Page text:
Celebrate Women’s History Month: Learn about Dolores Huerta

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Dolores Clara Fernández Huerta is an American labor leader and civil rights activist who was an early member of the National Farm Workers Association, which later became the United Farm Workers.

Huerta has received numerous awards for her community service and advocacy for the rights of workers, immigrants and women. She is a recipient of the Eugene V. Debs Foundation Outstanding American Award, the United States Presidential Eleanor Roosevelt Award for Human Rights and the Presidential Medal of Freedom.

Born on April 10, 1930, in the mining town of Dawson, New Mexico, Huerta was the daughter of Juan Fernández (a miner, field/farm worker, union activist and state assemblyman) and Alicia Chávez. The couple divorced when Huerta was 3 years old and Chávez moved to Stockton.

Huerta’s community activism began at Stockton High School, where she was a member of many clubs and the Girl Scouts. Huerta attended college at the University of the Pacific’s Stockton College (later to become San Joaquin Delta Community College), where she earned a provisional teaching credential.

After teaching grammar school, Huerta left her job and began her lifelong crusade to correct economic injustice. In 1955, Huerta officially began her career as an activist by helping to start the Stockton Chapter of the Community Service Organization, which fought for economic improvements for Latinos.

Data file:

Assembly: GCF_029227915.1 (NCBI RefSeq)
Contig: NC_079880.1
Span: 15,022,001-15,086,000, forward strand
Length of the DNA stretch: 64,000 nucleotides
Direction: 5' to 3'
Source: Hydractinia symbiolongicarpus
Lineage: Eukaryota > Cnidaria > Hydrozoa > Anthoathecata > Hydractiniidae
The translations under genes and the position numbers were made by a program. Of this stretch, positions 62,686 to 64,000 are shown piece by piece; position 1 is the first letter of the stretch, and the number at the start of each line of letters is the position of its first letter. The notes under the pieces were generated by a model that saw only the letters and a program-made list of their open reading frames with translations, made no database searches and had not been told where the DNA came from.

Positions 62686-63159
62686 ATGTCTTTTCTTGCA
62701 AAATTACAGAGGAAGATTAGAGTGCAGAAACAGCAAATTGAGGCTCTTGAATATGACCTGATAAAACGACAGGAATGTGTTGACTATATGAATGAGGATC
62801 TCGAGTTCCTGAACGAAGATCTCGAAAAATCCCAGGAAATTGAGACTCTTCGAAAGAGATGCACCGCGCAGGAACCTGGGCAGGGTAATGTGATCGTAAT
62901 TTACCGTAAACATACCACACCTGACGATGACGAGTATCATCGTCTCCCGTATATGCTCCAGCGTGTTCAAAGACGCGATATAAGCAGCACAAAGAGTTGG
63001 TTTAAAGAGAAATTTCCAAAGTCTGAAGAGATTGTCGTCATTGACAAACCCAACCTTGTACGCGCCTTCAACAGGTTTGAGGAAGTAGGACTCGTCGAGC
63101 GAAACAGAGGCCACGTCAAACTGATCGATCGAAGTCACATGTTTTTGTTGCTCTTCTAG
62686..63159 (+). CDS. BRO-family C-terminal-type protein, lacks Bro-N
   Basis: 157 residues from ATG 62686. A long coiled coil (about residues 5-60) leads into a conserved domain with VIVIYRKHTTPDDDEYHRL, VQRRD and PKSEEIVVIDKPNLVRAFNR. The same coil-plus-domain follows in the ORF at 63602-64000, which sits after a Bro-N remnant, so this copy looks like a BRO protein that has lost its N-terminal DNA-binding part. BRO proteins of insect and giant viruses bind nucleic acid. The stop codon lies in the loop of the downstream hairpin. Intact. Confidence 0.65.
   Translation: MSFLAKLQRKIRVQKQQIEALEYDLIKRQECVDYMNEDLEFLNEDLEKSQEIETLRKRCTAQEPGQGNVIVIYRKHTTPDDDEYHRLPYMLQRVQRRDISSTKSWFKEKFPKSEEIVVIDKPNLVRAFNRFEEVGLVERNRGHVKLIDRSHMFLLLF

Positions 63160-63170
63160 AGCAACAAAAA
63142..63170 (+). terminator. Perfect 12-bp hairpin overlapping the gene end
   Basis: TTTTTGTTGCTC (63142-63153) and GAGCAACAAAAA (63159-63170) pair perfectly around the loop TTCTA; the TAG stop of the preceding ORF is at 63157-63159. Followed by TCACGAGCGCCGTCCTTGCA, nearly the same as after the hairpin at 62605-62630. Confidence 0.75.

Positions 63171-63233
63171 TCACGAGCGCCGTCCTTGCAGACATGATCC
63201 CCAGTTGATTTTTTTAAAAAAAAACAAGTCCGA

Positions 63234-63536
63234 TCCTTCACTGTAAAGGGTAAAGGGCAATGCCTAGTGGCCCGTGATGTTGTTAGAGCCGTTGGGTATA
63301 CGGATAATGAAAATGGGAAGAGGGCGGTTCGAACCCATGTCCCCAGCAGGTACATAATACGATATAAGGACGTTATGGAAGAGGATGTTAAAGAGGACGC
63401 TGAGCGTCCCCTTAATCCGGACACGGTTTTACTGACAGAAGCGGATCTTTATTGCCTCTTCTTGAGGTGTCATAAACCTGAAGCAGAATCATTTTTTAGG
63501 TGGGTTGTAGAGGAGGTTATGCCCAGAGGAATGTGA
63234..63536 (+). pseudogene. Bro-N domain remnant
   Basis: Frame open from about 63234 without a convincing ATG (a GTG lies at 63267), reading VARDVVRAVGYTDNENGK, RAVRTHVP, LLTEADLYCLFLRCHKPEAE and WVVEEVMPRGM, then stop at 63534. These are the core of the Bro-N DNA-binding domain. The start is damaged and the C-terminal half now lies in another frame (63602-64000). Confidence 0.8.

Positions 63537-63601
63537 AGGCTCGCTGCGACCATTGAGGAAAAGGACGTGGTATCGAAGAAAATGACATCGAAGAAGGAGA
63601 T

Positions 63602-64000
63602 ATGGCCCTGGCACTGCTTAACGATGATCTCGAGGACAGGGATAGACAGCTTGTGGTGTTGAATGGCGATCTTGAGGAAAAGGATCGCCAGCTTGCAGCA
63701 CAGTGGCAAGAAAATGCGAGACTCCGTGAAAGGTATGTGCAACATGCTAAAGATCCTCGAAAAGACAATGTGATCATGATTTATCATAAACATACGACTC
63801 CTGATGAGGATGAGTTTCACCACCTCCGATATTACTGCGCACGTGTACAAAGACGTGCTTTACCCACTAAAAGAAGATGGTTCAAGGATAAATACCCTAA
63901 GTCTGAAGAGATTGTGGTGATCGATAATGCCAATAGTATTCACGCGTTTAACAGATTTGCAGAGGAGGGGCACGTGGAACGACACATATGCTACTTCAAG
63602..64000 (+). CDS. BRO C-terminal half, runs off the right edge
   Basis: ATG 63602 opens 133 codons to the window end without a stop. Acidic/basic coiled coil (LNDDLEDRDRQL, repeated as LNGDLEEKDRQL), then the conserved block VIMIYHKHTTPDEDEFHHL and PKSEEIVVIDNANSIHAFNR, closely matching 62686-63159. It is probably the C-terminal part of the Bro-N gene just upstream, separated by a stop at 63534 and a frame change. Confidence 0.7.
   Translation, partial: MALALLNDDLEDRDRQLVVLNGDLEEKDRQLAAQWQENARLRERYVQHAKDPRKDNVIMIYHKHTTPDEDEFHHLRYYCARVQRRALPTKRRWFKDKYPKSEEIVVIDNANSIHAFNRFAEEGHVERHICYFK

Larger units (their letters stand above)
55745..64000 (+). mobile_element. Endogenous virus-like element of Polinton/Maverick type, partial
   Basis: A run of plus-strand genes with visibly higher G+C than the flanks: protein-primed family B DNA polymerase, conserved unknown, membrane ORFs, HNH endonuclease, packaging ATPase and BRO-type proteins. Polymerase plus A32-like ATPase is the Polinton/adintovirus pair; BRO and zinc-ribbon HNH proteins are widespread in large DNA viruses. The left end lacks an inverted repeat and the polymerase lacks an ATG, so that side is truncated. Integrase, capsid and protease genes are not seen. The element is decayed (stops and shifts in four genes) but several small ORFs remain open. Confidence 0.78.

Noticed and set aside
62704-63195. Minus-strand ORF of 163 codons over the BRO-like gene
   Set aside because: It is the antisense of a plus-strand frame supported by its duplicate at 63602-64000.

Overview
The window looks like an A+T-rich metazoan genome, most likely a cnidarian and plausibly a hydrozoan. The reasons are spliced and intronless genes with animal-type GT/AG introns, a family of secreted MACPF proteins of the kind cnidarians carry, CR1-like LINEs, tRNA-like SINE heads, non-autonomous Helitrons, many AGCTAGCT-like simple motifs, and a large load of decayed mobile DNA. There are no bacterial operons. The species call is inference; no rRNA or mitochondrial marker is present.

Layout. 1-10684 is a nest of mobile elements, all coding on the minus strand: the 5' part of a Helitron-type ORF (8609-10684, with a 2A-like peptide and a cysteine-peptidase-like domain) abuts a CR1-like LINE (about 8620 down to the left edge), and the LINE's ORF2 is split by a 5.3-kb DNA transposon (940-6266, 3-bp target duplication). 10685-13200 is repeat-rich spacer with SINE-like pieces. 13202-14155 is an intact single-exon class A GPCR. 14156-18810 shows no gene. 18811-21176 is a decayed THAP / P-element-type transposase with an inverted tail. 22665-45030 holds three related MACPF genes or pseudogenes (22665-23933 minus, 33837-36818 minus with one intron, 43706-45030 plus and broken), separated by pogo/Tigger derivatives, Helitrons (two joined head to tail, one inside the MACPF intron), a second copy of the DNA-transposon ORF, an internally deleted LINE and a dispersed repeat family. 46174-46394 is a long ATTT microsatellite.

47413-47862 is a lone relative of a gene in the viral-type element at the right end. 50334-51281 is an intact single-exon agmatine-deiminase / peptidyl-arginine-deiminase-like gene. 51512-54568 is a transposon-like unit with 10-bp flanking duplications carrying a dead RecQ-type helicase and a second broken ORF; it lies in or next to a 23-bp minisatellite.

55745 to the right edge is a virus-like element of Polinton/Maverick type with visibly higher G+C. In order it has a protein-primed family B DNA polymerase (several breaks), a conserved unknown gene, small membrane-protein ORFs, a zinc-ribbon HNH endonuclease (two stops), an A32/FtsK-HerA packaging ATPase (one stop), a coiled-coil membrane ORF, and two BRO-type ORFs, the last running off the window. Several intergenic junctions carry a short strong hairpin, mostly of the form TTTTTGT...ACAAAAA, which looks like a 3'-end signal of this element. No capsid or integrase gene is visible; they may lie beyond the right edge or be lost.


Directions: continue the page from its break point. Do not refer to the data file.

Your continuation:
In 1966, she negotiated a contract between company executives and workers at the Schenley Wine Company, marking the first time that farm workers were able to effectively bargain with an agricultural enterprise.

Through her work, Huerta met legendary labor leader César Chávez. The two shared a common goal of helping better the lives and wages of farm workers. Many great things came from this friendship, such as the National Farm Workers Association, which would later merge with the Agricultural Workers Organizing Committee to become the United Farm Workers Organizing Committee.

On June 5, 1968, Huerta stood beside Senator Robert F. Kennedy on a speaker’s platform at the Ambassador Hotel in Los Angeles as he delivered a victory statement to his political supporters shortly after winning the California Democratic presidential primary election. She was behind Kennedy when he was fatally shot by an assassin.

In later years, Huerta traversed the country on behalf of the Feminist Majority’s Feminization of Power campaign, which encourages Latinas to run for office.

Huerta is currently president of the Dolores Huerta Foundation, which she founded in 2002.

 As a role model to many in the Latino community, Huerta is the subject of many corridos (ballads) and murals.